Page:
Why is it "Det er en bog" instead of "Den er en bog"? If "bog" has a common gender and it's called "en bog", shouldn't it be "den" also?
I mentioned this in another comment, but here: "It [unknown item] is a book = DET (neutral form). Thus, " Det er en bog" might mean, I didn't know what was in my bag, but turns out "It is a book"
If you know the item of which you speak, you will likely use the appropriate gender.
It's a question of whether you're speaking of a generic it vs. this specific item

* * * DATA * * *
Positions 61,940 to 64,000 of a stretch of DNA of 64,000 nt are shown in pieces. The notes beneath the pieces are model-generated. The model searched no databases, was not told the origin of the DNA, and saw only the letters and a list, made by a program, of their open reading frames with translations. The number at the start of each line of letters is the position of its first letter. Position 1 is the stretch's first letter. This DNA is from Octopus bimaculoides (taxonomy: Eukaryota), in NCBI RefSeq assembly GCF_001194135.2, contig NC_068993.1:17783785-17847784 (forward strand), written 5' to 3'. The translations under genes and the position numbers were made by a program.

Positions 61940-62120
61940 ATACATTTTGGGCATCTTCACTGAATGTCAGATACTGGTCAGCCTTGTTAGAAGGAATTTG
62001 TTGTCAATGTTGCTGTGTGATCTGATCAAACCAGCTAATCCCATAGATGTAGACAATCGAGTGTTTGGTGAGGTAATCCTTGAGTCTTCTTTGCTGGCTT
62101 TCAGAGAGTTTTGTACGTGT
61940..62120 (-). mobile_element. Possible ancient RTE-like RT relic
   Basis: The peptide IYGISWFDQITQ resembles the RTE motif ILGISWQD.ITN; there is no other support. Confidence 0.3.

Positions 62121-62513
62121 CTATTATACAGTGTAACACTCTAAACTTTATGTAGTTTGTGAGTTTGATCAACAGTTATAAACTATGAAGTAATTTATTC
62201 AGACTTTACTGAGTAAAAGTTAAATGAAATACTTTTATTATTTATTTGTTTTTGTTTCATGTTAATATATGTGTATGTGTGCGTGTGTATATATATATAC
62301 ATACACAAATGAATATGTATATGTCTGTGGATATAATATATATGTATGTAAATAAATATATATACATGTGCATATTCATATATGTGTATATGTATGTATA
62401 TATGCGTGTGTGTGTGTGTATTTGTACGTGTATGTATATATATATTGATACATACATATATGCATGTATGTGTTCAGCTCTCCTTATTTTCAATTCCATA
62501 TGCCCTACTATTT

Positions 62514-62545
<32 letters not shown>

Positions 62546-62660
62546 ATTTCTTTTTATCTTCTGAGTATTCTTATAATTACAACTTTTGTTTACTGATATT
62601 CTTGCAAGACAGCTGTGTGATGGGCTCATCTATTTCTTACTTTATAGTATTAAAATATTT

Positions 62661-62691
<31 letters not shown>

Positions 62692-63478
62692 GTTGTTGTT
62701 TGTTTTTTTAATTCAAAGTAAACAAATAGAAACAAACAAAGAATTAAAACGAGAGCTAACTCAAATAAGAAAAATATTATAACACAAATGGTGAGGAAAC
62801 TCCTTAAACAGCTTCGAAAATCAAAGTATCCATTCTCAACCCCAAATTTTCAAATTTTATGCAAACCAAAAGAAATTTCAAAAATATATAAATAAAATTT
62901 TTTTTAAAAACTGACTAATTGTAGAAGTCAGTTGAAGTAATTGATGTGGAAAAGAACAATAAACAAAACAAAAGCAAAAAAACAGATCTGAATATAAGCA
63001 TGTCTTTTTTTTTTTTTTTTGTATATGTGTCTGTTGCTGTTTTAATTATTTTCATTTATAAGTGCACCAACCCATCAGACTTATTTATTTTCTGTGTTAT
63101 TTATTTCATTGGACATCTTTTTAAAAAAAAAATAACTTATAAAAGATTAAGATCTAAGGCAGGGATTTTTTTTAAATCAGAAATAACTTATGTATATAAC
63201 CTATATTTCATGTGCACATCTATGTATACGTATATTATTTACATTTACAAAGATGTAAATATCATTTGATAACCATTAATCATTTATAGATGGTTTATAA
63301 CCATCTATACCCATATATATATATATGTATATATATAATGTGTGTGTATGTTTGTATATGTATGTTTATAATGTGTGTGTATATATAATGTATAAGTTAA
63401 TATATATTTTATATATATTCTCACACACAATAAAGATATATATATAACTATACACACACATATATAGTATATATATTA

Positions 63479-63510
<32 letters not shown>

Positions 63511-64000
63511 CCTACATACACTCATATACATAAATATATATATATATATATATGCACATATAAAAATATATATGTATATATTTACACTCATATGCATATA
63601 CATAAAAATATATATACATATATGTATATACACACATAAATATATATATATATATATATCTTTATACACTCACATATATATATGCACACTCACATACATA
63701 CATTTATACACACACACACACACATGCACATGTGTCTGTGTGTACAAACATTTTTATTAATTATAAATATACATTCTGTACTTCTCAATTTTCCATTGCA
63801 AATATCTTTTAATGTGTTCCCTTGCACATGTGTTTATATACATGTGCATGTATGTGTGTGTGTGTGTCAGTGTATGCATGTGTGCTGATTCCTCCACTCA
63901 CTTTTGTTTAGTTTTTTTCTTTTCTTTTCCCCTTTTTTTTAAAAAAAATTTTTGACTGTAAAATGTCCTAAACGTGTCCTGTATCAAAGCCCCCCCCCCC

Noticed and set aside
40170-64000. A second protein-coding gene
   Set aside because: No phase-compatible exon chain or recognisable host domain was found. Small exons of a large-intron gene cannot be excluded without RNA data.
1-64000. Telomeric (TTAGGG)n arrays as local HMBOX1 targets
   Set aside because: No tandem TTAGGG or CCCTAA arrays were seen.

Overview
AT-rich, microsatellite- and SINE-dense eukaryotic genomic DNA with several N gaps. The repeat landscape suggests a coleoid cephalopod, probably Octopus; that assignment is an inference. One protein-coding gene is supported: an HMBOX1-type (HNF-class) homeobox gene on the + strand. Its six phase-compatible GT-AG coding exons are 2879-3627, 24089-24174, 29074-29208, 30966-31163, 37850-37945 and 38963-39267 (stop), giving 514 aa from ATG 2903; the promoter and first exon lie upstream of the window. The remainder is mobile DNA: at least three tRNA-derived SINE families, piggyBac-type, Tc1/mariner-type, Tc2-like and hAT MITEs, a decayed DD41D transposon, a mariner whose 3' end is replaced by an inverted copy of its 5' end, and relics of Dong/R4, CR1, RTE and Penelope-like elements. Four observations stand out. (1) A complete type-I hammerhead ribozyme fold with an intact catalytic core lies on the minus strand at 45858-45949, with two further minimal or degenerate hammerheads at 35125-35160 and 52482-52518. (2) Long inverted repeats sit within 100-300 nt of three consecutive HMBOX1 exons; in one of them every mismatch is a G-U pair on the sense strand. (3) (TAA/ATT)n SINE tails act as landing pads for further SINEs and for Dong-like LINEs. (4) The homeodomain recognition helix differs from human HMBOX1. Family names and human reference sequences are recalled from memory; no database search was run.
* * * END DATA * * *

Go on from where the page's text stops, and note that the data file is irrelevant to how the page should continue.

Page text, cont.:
"Den er en bog" could be right, but then you're most likely to say something like "that one is a book" or "that is a book" instead of "it is a book". There are also more words which use "en" but have "det" (and vice versa) when using a specific term. I don't know the rule for it (or even if there exist a simple one) but I know that at least in Swedish it's very confusing for someone who isn't used to the language when to use "det" and when to use "den". Good luck!